I recently received an email from a new Captivate developer who had delivered an eLearning lesson to a client via email attachment. The client informed the developer that he could not open the email attachment since he didn't own Adobe Captivate.
I asked the developer what he had sent to the client, and was told that he had emailed an Captivate production file (the cptx file). The developer didn't realize that cptx files can only be opened by someone who has Captivate installed on the computer. When it comes time to deliver consumable content to a learner, the cptx files must be published (via File > Publish).
When publishing a Captivate project file, the format you select will depend upon on how the learner will access the lesson. If the learner is going to access the lesson over the internet (either from a web server or an LMS), publishing SWF and/or HTML5 is the way to go. If you decide to publish a SWF, the learner will use a web browser to access the lesson. In addition to the web browser, the learner must have the free Adobe Flash Player on the computer to view the SWF.
If you publish HTML5, a web browser is still required for the learner. However, since HTML5 isn't a Flash-based output, you bypass the need for the learner to need the Flash Player. Learners need only use a device, or browser, that supports HTML5 (such as the Safari browser found on the iPad and the iPhone).
If you'd like to email the lesson to someone as an attachment, neither SWF nor HTML5 are appropriate since both outputs result in multiple, co-dependent, published files. Instead, you could proceed to choose SWF/HTML5 from the publish options, select SWF as the Output, but then select Export PDF from the Output Options area.
After publishing the lesson, you'll receive an alert dialog box reminding you that the free Adobe Reader 9 (or newer) is required for anyone wanting to use the PDF. And while the publish destination folder will include multiple files (including a SWF and a PDF), the only thing you'll need to email to a learner is the PDF.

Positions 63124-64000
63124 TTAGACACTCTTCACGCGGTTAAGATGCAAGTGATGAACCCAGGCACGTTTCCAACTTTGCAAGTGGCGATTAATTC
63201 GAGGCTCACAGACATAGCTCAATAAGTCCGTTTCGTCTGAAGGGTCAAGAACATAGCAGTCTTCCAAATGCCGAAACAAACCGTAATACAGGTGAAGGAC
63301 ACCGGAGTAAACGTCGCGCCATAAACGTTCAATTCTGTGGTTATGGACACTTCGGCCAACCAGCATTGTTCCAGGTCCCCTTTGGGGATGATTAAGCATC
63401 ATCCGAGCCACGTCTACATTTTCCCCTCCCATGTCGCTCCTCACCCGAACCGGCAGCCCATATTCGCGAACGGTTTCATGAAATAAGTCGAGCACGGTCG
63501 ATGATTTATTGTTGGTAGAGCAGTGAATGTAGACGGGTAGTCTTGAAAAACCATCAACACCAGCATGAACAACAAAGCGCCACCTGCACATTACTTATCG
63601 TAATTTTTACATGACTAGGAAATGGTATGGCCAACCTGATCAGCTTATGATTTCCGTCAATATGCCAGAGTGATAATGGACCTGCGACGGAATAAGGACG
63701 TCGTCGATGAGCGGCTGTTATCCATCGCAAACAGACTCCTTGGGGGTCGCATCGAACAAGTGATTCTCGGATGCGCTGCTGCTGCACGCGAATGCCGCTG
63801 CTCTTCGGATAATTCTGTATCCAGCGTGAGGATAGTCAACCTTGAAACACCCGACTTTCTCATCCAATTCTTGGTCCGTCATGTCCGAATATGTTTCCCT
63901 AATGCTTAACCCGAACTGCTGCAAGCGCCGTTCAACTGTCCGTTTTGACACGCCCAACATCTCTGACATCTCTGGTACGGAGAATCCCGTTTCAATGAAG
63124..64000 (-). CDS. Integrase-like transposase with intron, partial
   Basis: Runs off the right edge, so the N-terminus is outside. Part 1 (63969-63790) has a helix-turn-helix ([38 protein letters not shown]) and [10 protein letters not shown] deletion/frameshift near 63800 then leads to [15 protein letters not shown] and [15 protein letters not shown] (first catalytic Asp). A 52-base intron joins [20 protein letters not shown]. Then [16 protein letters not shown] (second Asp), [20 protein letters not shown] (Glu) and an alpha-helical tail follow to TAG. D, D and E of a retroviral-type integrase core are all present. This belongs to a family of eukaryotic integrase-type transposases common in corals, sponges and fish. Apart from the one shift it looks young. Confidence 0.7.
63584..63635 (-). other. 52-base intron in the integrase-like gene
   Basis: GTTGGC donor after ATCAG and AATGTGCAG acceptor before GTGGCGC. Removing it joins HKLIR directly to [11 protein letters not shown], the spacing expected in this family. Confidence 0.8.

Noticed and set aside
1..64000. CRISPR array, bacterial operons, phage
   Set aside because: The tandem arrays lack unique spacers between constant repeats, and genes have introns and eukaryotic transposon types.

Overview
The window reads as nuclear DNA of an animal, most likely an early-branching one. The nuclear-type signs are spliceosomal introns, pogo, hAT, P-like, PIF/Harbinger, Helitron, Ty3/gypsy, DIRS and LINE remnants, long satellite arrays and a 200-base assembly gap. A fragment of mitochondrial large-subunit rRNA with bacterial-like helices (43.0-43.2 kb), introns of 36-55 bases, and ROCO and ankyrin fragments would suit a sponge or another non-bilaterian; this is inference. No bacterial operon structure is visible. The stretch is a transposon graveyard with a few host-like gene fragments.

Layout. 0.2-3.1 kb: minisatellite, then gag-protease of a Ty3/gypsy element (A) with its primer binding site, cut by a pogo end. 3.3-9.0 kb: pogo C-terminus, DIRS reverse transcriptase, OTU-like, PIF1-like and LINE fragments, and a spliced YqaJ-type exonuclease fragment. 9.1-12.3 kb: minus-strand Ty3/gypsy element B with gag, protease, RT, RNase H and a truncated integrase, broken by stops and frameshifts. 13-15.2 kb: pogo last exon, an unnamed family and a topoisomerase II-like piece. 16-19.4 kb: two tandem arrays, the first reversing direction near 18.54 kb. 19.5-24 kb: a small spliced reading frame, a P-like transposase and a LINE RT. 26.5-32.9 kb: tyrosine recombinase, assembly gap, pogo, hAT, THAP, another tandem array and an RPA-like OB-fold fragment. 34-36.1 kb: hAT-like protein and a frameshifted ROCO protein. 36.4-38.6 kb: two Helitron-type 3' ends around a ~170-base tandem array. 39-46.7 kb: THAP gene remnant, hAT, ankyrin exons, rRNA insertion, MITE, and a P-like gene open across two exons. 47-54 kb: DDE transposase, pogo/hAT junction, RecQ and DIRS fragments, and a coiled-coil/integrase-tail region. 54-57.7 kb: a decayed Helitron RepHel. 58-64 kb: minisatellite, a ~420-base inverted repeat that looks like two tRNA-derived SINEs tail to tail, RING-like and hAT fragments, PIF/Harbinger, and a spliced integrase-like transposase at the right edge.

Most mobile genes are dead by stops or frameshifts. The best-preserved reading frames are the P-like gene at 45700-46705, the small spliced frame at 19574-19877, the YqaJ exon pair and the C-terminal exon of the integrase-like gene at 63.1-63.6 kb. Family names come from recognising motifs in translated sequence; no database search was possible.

Many people are surprised to see that when opened in Adobe Reader, the PDF retains all of the lesson's animations, audio and interactivity. Because the PDF does not depend on other published assets, the PDF is a wonderful standalone option. The PDF is portable (it can be emailed as an attachment) and cross-platform (Adobe Reader is available for both the Macintosh and Windows operating systems).
If PDF isn't going to work for you, there are some other standalone publishing options. From the list of Publish options along the left side of the Publish dialog box, select Media. From the Select Type drop-down menu, you can choose to publish a Windows Executable (which will create a portable, standalone file that will only play on Windows-based PCs), or MAC Executable (which will create a portable, standalone file that will only play on Macs). Both of these options will create one single file that retain all of the audio, animation and interactivity of published SWFs, HTML5 and PDFs. However, since they are platform-specific, you'll need to know the hardware and software being used by your learners to ensure you publish the correct media.
The final option in the Select type drop-down menu is MP4 Video. This option will yield a standalone video file that can be opened by Macs, PCs and mobile devices (such as the iPad). However, while the video will include the lesson's animations and audio, any interactivity contained within the lesson will be lost (click boxes, buttons and quizzes).
The publish option that you select during the publish process really depends on your learner's setup, and how they will be accessing your lesson. Just remember that neither SWF nor HTML5 are good standalone options.